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Tree Sit Statement Responding to UCSC Lawsuit Settlement
It comes as no surprise to us that the city council and CLUE have settled their lawsuit with UCSC over the campus expansion under the 2005 Long Range Development Plan (LRDP). But, despite the city's capitulation and Chancellor Blumenthal's speculation that the Tree Sitters "have accomplished their goals," we will not be coming out of the trees. The city does not speak for us, nor do they speak for the Coast Redwoods, the Mountain Manzanita, Burrowing Owls, Red-legged Frogs, Bobcats, Coyotes, Gray Foxes, California Myotis or any of the other living creatures who call the exceptional habitat of North Campus their home.
The city's lawsuit was never intended to protect the unique ecosystem of North Campus that UCSC plans on destroying. The destruction of the forest was always the main issue behind us climbing into the Redwood trees at the site of the first proposed 2005 LRDP building. We look forward to working with the city and with CLUE on the legal battles that will be waged when the UC's plans are put before the Santa Cruz Local Agency Formation Commission. But we cannot rely on politicians and bureaucrats to protect the things that are truly important: clean air, clean water, animal habitats and the experience of being surrounded by the beautiful hundred-year old redwood and chaparral forest that are in danger of being destroyed forever. Those are the values that have called us into the trees, and those are things that cannot be quantified or litigated.
Though Judge Burdick ruled that the Environmental Impact Report was inadequate, the faulty studies submitted under the EIR will not be re-examined. The University has agreed to pay "normal city fees," so all the city has won is the ability to subject the University to the same laws as every other corporation operating in Santa Cruz. Having UCSC pay for their impact is not the same as having no impact on the city. The settlement is hardly a victory considering that the enrollment will still reach 19,500 by 2020 and could be even higher since there is no cap on graduate enrollment. This deal could only be seen as victorious by politicians and University bureaucrats.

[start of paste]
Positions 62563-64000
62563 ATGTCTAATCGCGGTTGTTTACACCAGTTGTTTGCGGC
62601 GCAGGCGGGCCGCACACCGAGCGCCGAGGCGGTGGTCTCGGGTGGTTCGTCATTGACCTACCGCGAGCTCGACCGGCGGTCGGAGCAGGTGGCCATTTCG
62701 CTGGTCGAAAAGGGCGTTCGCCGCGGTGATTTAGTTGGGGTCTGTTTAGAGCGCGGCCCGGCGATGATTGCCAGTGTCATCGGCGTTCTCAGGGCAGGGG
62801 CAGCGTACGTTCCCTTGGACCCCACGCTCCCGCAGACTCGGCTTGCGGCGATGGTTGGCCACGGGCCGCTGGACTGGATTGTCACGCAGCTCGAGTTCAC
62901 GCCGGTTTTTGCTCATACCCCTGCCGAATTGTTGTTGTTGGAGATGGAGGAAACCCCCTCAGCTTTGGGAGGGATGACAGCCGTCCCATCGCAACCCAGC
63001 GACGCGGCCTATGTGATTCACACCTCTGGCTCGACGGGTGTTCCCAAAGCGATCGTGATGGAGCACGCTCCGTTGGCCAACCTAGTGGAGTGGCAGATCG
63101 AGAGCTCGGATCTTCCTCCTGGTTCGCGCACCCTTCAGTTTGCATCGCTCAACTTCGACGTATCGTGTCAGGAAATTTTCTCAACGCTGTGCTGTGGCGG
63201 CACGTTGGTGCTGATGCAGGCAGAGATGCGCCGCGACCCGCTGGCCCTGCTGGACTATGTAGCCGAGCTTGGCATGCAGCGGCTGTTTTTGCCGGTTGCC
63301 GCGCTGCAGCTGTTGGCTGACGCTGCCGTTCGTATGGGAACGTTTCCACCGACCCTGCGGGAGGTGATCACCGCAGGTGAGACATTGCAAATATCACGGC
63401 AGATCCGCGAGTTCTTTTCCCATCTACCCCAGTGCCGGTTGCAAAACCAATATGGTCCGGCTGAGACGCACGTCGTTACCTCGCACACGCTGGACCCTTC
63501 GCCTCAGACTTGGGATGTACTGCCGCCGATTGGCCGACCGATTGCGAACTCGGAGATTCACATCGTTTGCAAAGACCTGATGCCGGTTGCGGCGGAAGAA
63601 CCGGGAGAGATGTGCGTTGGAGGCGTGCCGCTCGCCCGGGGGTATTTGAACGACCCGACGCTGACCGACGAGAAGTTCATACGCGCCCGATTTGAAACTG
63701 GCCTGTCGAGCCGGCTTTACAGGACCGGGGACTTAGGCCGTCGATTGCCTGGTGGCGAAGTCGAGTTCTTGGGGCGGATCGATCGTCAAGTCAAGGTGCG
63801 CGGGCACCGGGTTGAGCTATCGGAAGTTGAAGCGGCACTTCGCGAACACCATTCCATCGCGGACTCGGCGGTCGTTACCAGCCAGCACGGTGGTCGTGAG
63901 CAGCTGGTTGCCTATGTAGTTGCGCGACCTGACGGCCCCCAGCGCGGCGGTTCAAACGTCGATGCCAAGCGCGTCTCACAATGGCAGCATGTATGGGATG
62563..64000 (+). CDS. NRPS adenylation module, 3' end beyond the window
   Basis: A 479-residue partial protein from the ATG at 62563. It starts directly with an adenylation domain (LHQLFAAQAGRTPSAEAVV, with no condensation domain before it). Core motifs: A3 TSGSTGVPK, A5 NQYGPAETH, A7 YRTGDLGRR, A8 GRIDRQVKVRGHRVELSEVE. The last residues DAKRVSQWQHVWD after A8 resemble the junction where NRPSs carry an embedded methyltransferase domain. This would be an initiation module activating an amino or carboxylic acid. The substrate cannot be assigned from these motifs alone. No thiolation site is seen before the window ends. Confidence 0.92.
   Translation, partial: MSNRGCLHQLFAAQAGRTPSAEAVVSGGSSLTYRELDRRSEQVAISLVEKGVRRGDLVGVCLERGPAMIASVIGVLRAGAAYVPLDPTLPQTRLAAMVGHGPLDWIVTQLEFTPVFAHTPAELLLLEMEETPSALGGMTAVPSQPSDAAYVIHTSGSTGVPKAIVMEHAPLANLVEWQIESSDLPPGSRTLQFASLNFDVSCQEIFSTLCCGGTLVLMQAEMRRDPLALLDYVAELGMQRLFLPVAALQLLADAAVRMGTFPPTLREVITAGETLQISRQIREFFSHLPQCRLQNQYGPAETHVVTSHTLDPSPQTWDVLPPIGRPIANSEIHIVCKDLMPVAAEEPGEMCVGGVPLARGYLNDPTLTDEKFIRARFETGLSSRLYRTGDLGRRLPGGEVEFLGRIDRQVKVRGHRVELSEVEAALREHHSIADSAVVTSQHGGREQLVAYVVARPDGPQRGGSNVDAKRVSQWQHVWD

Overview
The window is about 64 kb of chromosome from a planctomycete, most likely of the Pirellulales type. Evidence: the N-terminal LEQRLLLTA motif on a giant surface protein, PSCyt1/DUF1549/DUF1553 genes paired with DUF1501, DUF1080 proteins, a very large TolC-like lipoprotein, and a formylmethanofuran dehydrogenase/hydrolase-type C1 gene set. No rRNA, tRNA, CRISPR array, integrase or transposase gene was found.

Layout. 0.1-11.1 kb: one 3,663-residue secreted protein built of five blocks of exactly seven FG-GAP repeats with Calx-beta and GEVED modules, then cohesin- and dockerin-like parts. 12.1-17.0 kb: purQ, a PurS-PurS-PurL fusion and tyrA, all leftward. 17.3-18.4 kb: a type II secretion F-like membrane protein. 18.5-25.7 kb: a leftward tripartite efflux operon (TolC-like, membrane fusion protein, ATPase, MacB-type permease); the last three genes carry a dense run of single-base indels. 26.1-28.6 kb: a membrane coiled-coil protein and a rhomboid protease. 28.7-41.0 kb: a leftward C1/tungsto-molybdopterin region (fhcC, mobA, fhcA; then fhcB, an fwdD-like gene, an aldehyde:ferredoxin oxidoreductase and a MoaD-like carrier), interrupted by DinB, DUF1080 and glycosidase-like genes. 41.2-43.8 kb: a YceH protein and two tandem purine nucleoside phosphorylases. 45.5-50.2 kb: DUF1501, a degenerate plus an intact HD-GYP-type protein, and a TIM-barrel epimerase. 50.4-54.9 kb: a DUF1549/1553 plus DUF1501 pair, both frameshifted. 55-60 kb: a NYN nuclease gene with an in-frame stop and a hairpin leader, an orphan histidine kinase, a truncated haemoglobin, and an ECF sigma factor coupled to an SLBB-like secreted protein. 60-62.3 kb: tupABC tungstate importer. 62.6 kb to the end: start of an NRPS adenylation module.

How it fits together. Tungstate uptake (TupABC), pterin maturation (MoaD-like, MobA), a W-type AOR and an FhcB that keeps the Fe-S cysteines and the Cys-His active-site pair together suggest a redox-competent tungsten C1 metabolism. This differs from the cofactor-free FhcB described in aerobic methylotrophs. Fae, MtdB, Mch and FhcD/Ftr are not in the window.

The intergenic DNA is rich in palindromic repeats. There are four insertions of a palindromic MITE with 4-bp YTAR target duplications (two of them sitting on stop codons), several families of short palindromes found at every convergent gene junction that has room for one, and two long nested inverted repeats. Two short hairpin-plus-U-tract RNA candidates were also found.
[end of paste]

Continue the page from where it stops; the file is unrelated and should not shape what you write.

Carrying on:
It is difficult to see how paying "normal city fees" for traffic will have any actual effect on those of us sitting in miles long lines of cars all over town. It is difficult to imagine that housing 50% of the students will make a significant impact to those of us looking for housing in the $800-per-room rental market considering that UCSC says it already houses 45% of students. And, even if UCSC pays for their water usage, where will we find the water to support the increase in population that University growth will bring? The settlement is an inadequate answer to these concerns about the future of life in Santa Cruz.
A coalition of students, faculty, staff and community members have kept the Tree Sit going for the past eight months as a public show of opposition to UCSC's expansion plan. Our presence put pressure on UCSC to negotiate a deal more binding than anything the University has agreed to before, but we want more. The University has not changed its plans to destroy 120 acres of forest and add 4,500 students to this already overburdened city, so our opposition is still essential.
Let the city and University make their agreements. We are here for the forest.